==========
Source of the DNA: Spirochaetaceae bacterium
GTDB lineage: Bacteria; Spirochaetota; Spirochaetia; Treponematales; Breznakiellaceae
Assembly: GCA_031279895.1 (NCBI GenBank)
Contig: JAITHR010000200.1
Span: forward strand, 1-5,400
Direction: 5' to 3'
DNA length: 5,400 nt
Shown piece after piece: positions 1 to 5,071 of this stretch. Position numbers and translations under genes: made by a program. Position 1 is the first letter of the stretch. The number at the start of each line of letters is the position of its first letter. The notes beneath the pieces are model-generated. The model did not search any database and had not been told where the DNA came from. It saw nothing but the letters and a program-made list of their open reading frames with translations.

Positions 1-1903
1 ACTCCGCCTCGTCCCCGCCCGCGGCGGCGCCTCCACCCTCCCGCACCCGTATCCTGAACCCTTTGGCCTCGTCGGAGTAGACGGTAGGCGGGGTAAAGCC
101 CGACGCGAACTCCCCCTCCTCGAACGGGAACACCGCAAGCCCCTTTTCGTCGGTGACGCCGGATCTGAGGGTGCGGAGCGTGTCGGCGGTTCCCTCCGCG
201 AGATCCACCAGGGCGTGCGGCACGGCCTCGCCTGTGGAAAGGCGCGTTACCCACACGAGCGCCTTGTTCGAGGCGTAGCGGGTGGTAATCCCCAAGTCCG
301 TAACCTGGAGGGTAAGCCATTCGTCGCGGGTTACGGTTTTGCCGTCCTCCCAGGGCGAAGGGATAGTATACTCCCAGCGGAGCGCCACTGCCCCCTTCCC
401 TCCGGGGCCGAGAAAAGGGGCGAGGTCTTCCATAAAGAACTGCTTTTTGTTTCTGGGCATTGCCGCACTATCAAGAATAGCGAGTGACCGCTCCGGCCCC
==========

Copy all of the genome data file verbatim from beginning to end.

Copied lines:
Source of the DNA: Spirochaetaceae bacterium
GTDB lineage: Bacteria; Spirochaetota; Spirochaetia; Treponematales; Breznakiellaceae
Assembly: GCA_031279895.1 (NCBI GenBank)
Contig: JAITHR010000200.1
Span: forward strand, 1-5,400
Direction: 5' to 3'
DNA length: 5,400 nt
Shown piece after piece: positions 1 to 5,071 of this stretch. Position numbers and translations under genes: made by a program. Position 1 is the first letter of the stretch. The number at the start of each line of letters is the position of its first letter. The notes beneath the pieces are model-generated. The model did not search any database and had not been told where the DNA came from. It saw nothing but the letters and a program-made list of their open reading frames with translations.

Positions 1-1903
1 ACTCCGCCTCGTCCCCGCCCGCGGCGGCGCCTCCACCCTCCCGCACCCGTATCCTGAACCCTTTGGCCTCGTCGGAGTAGACGGTAGGCGGGGTAAAGCC
101 CGACGCGAACTCCCCCTCCTCGAACGGGAACACCGCAAGCCCCTTTTCGTCGGTGACGCCGGATCTGAGGGTGCGGAGCGTGTCGGCGGTTCCCTCCGCG
201 AGATCCACCAGGGCGTGCGGCACGGCCTCGCCTGTGGAAAGGCGCGTTACCCACACGAGCGCCTTGTTCGAGGCGTAGCGGGTGGTAATCCCCAAGTCCG
301 TAACCTGGAGGGTAAGCCATTCGTCGCGGGTTACGGTTTTGCCGTCCTCCCAGGGCGAAGGGATAGTATACTCCCAGCGGAGCGCCACTGCCCCCTTCCC
401 TCCGGGGCCGAGAAAAGGGGCGAGGTCTTCCATAAAGAACTGCTTTTTGTTTCTGGGCATTGCCGCACTATCAAGAATAGCGAGTGACCGCTCCGGCCCC